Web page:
Why Diets Don’t Work

Hey friends,

Thanks for the support on my struggles with breastfeeding and running.  I’m feeling more positive about it today, but it’s definitely not easy!

For today, I wanted to talk about diets and why they fail so often.  I was thinking lately about the cyclical nature of diets… have you ever noticed this?

According to John Douillard, it began when we started to understand calories and low calorie dieting was in.  The quality of food was less important.

Can you believe this was a real ad?!

 

Next came our attempt to limit fat and replace it with “healthier” versions like margarine, which of course we now know is much worse than good old butter.

As Americans attempted to restrict fat, the body rebelled with more cravings, binges and fat-storing.  So we tried to replace sugar with low-or-no-calorie artificial sweeteners.  Besides the many dangerous side effects and addictive nature (I’ve worked with many diet coke addicts!), fake sweeteners made sugar cravings worse and led to excess binging elsewhere.

Several high protein diets were introduced.  Some people lost weight- others began to crave carbohydrates and couldn’t maintain it.  Enter the high carb diets that told us as long as we stuck with complex carbs, we could eat as many as we wanted. But the continued growth of processed, convenient food in our culture soon led to a high sugar diet.

We then began to cut out animal fats to try to lower our cholesterol. But again, dieters felt restricted and binged on fat and sugar.  This led to an emphasis on exercise rather than diet, followed by the fear of red meat, the rise of vegetarianism, an emphasis on small meals and grazing, the Zone diet and an addiction to coffee for energy.

And this brings us full circle again to the calorie limiting diets, low-fat/high-carb diets and high-protein diets that are rising and falling in popularity again.

Dieters jump on each new fad with enthusiasm, hoping for the magic answer.  There is no shortage of diet books available yet most dieters still don’t feel like they have the answer.  (If they did, these books would stop selling, right?)

The problem with restrictive diets:

1) They make us ULTRA focused on food

2) We become less in touch with what our body wants and can no longer tell when it’s hungry or full

3) Yo-yo-ing can mess up our hormones and cause the body to store more fat in fear of starvation

4) Dieting adds to the stress in our lives (raising cortisol and fat-storing)

It should be simple.

De-stress, eat real food, learn to listen to your body and know what it needs to be full AND satisfied, sleep well, move your body, and get a few deep belly breaths- it sends powerful messages to the para-sympathetic system to relax.

 

 

It really shouldn’t be so difficult.  But it is difficult!

Few of us can eat whole, real foods 100% of the time, and when we begin to read labels and compare ingredients on packaged or convenient foods, there is all sorts of savvy marketing and confusing, mixed messages.  (Not to mention the refined and hydrogenated oils, processed corn products, and GMO soy that is in so much of our processed food and messes with our metabolism and hunger/fullness cues.)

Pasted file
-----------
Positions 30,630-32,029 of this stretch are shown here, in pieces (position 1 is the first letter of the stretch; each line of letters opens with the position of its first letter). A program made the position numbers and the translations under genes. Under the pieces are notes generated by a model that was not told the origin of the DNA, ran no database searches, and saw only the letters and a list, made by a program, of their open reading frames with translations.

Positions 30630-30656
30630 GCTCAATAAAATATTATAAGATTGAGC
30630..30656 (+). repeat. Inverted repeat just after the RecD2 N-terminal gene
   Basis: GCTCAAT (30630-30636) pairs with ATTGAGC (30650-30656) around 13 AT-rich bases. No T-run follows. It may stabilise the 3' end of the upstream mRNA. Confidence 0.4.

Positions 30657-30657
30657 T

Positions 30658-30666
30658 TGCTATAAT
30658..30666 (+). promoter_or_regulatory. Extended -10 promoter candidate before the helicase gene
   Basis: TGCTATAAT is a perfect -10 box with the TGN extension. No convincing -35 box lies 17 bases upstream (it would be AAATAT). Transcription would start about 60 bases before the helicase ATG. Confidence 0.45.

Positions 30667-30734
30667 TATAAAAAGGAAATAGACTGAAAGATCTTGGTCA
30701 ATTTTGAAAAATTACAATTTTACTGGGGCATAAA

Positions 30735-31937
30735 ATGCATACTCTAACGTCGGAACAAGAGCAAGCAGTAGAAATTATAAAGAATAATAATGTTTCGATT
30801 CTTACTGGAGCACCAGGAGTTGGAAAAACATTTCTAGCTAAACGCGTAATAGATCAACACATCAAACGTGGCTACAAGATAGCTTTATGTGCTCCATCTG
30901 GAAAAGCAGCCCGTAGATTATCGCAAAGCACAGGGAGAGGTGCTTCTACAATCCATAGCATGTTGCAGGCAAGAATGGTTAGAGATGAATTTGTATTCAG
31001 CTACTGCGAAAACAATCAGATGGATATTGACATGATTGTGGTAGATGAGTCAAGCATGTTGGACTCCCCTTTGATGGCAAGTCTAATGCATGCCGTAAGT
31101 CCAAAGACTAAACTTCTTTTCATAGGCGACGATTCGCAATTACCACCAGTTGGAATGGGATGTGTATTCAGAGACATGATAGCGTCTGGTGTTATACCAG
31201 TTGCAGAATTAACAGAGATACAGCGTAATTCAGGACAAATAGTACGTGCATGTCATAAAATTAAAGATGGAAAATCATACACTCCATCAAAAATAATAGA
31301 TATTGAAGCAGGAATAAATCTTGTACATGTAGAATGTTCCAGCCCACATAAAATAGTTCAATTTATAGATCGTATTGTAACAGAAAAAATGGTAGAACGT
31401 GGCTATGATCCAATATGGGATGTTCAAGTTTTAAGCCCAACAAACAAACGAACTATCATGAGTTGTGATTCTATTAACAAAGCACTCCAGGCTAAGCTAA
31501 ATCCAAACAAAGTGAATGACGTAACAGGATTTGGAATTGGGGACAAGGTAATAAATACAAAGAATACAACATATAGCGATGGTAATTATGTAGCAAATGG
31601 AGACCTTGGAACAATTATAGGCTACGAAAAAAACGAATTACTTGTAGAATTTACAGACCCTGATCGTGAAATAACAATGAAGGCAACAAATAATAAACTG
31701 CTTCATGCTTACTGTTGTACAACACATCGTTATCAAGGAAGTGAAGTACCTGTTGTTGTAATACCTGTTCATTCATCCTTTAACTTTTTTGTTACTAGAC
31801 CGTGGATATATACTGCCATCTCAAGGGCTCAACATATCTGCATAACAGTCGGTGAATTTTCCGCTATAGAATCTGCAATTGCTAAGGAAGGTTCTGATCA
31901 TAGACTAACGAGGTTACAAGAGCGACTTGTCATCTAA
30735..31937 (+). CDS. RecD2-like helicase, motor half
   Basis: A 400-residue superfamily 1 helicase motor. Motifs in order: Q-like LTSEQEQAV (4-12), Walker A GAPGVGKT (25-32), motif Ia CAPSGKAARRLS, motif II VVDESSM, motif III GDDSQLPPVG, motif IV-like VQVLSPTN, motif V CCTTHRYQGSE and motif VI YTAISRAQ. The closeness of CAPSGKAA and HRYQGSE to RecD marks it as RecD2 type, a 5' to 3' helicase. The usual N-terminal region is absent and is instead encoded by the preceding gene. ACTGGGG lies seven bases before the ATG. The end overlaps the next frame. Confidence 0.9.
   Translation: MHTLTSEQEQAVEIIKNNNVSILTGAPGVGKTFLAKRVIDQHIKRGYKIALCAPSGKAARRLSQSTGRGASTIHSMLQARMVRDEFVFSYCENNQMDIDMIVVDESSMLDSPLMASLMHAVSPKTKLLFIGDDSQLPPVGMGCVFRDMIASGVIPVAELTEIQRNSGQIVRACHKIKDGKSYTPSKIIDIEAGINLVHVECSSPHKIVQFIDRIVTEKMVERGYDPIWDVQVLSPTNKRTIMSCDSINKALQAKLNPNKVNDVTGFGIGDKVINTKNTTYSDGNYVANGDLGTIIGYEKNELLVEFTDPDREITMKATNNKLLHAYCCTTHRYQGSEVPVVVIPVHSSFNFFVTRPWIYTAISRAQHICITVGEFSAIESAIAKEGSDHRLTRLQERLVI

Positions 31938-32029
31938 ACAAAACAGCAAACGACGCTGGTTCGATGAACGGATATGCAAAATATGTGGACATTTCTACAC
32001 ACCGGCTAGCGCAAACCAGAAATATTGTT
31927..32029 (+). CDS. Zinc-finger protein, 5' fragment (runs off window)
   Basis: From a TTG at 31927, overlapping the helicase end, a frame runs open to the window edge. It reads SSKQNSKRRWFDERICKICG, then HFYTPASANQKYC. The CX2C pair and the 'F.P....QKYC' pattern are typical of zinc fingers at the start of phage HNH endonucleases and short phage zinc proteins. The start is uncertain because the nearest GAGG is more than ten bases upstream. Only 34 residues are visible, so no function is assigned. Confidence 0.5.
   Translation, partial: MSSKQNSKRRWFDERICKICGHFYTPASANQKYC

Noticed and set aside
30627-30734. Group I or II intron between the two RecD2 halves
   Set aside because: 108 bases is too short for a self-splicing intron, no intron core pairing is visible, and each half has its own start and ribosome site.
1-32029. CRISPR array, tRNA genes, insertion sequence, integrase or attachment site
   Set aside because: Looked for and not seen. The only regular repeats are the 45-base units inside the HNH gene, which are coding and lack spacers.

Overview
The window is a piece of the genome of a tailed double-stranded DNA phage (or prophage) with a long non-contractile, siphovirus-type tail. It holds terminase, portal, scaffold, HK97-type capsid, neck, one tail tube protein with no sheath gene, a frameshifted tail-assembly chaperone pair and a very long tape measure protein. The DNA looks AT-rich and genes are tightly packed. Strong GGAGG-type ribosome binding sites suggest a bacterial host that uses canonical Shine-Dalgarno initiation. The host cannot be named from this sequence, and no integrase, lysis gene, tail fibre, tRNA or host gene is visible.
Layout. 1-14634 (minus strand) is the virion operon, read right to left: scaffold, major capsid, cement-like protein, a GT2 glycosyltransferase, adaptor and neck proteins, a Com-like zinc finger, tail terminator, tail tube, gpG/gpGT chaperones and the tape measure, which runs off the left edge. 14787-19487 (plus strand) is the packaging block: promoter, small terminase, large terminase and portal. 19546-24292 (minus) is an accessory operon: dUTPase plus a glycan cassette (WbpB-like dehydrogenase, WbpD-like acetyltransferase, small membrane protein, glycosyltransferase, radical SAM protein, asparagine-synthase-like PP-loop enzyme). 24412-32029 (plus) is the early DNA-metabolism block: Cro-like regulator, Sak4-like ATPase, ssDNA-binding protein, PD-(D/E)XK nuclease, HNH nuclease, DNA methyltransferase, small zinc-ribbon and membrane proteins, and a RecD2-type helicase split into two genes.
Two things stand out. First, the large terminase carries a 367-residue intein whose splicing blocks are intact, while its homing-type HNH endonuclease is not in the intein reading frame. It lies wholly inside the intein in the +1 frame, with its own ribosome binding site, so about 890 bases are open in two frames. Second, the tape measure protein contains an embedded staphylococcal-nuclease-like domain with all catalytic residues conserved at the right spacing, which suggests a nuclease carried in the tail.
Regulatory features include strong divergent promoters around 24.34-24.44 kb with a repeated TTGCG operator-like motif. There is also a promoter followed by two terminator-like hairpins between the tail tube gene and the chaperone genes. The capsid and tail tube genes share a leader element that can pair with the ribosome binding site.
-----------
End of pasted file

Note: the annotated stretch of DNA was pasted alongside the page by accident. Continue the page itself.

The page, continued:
Ideally, we should be able to eat real food without it feeling like a “diet” and learn how to intuitively determine what works best for our unique body.

Have you ever tried to follow a “diet” successfully?

How would you describe a healthy, balanced way of eating for you?

 PS- I’m going to dive into how to find what works for YOU in a 3 month group program, starting March 1st! If you’re interested in joining this group of savvy, health conscious women check out all the details here.

36 thoughts on “Why Diets Don’t Work

  1. I love this!!!! You are so right on with all the points you made and NO I cannot believe that was an actual ad. Holy wow!! I’m sure that 50 years from now someone will be saying the same about a lot of the craziness of some of the diet fads you mentioned.
    I’ve never really “dieted” but of course I think about how to fuel my body. I definitely tend to overthink food and become too focused on it when I’m training hard for a race. I will think twice about sweets or anything that isn’t “necessary” to fuel my body. I also think that as I get older, I need to be more careful. Other times, I just eat! It’s all about balance, right?
    Allie recently posted..I Need A FitLESS TrackerMy Profile

  2. I am in agreement that diets make us so focused on food that we are eventually going to burn out…and probably fail. No one wants to be that focused on food forever. I think staying simple and making small lifestyle choices is key.
    Hollie recently posted..Runners You Might See Part 2My Profile

  3. YES!!! Laura, I am always preaching this, Okay…..preaching sounds like a very patronizing word coming from me, but I wish more people would realize this. I heard a podcast the other day where they said that 90% of people who lose weight from diets put it back on (and usually more!!!) that is INSANE! It is ALL about a lifestyle change, and you have to do it gradually. Thank you for sharing, the world needs more of these posts, especially when they are about learning to love who you are right now, just slowly becoming a better version of yourself 🙂
    Tina Muir recently posted..Day in the Life of a Working Elite RunnerMy Profile

  4. Great post! The problem is so many people do not understand good portions. They can overeat even on the healthy food. Learning proper portion sizes and eating real whole foods would be the better option.

  5. Great post. I have watched so many friends do the yo yo with dieting and exercise. One monthe they take off 5 pounds, the next gain most of it back and so on. Being conscious of what you eat and making good choices with your lifestyle is how I have mainted the same weight for more than 45 years. Only when I was pregnant did I gain weight. hehe
    Pam and Christine recently posted..Training for the Boston Marathon while on vacation!My Profile

  6. I think the only time I tried “diets” was maybe in high school or college. Since then, it’s been a steady evolution of learning to eat real, whole foods with minimal processing. And my body is so much happier for it. I’ll never be one to go for restricted eating of any sort!